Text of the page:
Why Study Improv?
A decade ago, I was approached to serve on adjunct faculty at UNC Kenan-Flagler Business School. Randy Myer, the professor extending the invitation, shared that when he first started out, he took improv as preparation. I tucked this interesting tidbit into the back of my mind.
A few years ago, I took my son to the Bay Area on vacation. I reached out to my classmate, Jeff Applebaum, who studied electrical engineering at MIT, and is now a comedian. He kindly invited us to his stand up comedy show. He is a riot! His humor and generous warmth struck me from the first day I met him.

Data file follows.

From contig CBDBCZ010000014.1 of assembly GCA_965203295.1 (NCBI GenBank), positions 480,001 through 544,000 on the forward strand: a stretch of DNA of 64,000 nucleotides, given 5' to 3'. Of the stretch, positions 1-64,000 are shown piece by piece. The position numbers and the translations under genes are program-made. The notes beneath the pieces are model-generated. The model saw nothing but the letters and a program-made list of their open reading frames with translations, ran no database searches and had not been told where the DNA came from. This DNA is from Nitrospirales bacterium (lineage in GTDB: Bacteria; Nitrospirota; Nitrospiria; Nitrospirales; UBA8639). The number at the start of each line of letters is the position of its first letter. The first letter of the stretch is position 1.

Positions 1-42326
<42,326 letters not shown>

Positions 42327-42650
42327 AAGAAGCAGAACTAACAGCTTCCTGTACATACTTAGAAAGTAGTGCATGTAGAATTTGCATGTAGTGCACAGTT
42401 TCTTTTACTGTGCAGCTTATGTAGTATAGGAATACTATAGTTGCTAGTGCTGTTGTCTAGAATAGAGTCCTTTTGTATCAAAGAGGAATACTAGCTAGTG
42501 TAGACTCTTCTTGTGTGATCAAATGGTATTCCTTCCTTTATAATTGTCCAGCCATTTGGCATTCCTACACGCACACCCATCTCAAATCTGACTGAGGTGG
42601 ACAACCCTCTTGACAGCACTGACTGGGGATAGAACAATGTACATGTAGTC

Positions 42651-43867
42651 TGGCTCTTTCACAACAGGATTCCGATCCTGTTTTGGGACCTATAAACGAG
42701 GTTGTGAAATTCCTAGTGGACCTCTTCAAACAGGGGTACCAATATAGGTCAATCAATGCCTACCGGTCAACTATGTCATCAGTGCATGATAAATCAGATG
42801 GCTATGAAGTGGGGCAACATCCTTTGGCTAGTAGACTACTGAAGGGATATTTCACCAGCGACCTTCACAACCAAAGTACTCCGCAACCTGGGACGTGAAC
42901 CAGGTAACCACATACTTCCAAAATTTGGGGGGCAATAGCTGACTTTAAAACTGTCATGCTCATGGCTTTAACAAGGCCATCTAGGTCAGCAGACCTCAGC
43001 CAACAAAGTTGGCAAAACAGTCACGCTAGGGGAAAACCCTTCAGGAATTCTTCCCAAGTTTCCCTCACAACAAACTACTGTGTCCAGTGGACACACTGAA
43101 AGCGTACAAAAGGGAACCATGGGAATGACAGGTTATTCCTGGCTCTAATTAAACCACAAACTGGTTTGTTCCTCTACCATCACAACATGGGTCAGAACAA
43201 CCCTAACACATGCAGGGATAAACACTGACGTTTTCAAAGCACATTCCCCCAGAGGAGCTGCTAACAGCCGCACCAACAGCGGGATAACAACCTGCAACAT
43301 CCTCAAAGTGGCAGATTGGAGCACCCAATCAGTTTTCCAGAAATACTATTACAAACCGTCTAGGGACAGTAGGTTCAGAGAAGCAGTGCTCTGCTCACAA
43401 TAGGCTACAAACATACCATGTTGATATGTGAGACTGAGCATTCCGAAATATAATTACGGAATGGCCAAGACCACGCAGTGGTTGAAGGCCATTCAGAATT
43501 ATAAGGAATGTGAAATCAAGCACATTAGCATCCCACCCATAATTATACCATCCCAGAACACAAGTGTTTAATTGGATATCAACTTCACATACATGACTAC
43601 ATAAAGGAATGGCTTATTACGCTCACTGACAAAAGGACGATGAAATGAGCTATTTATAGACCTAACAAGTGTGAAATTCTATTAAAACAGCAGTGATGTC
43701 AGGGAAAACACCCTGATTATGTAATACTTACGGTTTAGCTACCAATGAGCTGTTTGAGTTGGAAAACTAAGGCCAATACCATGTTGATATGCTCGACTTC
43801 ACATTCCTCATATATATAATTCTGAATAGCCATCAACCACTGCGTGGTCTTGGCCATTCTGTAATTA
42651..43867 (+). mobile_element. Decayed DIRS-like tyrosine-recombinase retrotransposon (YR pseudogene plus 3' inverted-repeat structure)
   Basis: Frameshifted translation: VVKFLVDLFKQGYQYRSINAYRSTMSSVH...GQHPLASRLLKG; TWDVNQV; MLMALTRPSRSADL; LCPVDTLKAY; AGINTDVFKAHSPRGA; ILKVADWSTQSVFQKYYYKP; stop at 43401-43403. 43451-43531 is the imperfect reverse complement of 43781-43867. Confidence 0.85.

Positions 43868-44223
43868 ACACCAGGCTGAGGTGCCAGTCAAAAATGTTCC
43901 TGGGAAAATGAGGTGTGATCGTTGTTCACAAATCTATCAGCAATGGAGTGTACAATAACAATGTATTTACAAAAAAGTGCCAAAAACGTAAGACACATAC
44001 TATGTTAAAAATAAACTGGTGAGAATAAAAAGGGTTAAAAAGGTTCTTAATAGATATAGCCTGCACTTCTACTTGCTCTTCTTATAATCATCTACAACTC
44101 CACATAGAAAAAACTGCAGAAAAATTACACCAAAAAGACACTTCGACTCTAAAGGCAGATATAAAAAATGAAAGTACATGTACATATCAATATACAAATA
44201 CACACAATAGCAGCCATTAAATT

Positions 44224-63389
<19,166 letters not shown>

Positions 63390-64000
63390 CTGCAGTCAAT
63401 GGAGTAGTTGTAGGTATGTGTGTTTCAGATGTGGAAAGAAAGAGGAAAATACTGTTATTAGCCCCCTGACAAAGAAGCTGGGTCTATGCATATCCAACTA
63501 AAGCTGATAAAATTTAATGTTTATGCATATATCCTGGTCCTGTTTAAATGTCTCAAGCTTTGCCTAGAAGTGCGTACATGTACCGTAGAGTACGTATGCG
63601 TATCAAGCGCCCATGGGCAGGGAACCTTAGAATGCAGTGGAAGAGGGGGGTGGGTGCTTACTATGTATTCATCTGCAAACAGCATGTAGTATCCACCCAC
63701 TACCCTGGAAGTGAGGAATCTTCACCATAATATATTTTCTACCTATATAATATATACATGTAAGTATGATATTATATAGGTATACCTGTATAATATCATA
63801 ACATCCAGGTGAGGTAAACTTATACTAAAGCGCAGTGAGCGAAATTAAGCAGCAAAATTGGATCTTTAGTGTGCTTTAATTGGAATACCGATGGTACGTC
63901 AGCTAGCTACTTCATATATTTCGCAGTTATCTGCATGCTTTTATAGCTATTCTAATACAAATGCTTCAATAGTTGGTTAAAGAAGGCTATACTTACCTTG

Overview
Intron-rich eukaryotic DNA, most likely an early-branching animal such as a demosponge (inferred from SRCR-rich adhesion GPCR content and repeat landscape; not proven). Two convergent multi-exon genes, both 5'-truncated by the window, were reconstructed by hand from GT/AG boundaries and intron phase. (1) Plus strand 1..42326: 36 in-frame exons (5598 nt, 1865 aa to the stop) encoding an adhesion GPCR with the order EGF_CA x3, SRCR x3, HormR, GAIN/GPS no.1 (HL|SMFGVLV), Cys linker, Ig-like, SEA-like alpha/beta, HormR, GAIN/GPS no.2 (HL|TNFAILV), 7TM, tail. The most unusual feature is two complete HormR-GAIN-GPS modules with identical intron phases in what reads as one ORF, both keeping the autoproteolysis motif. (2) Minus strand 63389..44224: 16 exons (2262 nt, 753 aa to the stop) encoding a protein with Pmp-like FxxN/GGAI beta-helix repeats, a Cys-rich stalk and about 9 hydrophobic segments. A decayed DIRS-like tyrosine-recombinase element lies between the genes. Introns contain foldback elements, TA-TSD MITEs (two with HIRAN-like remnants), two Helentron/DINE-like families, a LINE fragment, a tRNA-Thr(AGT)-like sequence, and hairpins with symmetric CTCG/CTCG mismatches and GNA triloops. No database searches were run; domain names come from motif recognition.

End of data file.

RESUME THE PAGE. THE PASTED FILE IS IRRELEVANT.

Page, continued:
In my more recent positive psychology work, putting oneself into situations creating laughter thereby breeding creativity was reintroduced. And on my VIA survey, humor came up as 24th of my 24 strengths. Much room to improve!
Earlier this month, I told Randy that I, too, was going to study improv. I remembered his sharing, a decade earlier, that he had benefited from doing so. And as an empty nester, my time had finally come. My friend, Alan Young, put me in touch with his improv instructor, Anoo Tree Brod, and within 24 hours, I found myself in a full day improv workshop!
Top lessons learned from taking improv:
- Commit quickly; avoid excessive rumination.
- “Yes, and” instead of “Yes, but” or “No”: less ego, more openness, more possibility in every single moment.
- Improv forces focus, to be completely in the moment – to LISTEN – a good thing.
- You can find humor in even the worst of situations – those get the most laughs!